An intimate look at Elie Wiesel, author of the seminal Holocaust memoir Night and recipient of the Nobel Peace Prize
Finalist for the National Jewish Book Award, Biography category
“An indispensable touchstone.”—Julia M. Klein, Forward
As an orphaned survivor and witness to the horrors of Auschwitz, Elie Wiesel (1928–2016) compelled the world to confront the Holocaust with his searing memoir Night. How did this soft-spoken man from a small Carpathian town become such an influential figure on the world stage? Drawing on Wiesel’s prodigious literary output and interviews with his family, friends, scholars, and critics, Joseph Berger seeks to answer this question.
Berger explores Wiesel’s Hasidic childhood in Sighet, his postwar years spent rebuilding his life from the ashes in France, his transformation into a Parisian intellectual, his failed attempts at romance, his years scraping together a living in America as a journalist, his decision to marry and have a child, his emergence as a spokesperson for Holocaust survivors and persecuted peoples throughout the world, his lifelong devotion to the state of Israel, and his difficult final years. Through this penetrating portrait we come to know intimately the man the Norwegian Nobel Committee called “a messenger to mankind.”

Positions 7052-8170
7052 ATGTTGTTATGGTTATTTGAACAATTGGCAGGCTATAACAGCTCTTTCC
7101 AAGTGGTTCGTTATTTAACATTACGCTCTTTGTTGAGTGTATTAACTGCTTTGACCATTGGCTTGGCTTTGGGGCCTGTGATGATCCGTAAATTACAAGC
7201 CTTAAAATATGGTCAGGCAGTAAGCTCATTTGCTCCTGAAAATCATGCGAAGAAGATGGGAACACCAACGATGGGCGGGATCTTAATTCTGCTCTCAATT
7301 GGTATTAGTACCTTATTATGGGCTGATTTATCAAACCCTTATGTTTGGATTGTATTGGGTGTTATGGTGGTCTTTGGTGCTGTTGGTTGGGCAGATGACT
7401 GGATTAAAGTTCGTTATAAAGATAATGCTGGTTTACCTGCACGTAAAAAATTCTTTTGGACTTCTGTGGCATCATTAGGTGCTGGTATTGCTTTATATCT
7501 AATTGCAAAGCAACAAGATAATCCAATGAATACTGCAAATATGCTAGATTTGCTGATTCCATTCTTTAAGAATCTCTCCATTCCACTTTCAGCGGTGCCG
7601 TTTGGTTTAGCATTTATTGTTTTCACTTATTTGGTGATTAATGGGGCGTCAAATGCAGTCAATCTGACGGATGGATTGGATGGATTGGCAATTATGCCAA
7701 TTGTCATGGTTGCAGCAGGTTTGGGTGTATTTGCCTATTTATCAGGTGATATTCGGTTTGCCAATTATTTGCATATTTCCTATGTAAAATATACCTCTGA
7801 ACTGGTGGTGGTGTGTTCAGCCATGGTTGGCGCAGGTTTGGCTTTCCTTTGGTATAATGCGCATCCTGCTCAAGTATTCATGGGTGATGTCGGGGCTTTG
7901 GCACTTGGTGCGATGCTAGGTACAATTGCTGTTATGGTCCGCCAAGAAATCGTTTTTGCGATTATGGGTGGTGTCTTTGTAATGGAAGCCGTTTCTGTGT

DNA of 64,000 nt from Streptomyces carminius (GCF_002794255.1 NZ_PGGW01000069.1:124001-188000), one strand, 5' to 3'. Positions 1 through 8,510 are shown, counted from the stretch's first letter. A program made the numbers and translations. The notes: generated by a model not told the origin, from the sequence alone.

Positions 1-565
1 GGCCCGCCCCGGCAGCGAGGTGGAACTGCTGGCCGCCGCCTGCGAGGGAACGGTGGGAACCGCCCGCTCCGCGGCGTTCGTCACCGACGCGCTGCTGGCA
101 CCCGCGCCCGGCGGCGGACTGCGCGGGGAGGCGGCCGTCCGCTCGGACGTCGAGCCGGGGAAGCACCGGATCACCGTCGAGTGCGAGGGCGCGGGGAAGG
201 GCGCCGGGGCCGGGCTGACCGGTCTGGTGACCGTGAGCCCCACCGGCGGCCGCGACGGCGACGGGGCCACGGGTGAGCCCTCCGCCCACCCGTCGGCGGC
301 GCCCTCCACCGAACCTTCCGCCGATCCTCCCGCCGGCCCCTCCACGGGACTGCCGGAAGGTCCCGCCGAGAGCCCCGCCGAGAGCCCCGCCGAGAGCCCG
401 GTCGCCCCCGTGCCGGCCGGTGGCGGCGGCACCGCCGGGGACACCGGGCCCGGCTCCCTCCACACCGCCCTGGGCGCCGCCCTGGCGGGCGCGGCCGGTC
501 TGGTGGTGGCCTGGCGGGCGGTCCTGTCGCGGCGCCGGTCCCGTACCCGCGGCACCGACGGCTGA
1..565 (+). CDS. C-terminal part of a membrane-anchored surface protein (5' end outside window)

Joseph Berger was a New York Times reporter, columnist, and editor for thirty years, and he continues to contribute periodically. He has taught urban affairs at the City University of New York’s Macaulay Honors College. He is the author of Displaced Persons: Growing Up American After the Holocaust and lives in New York City.
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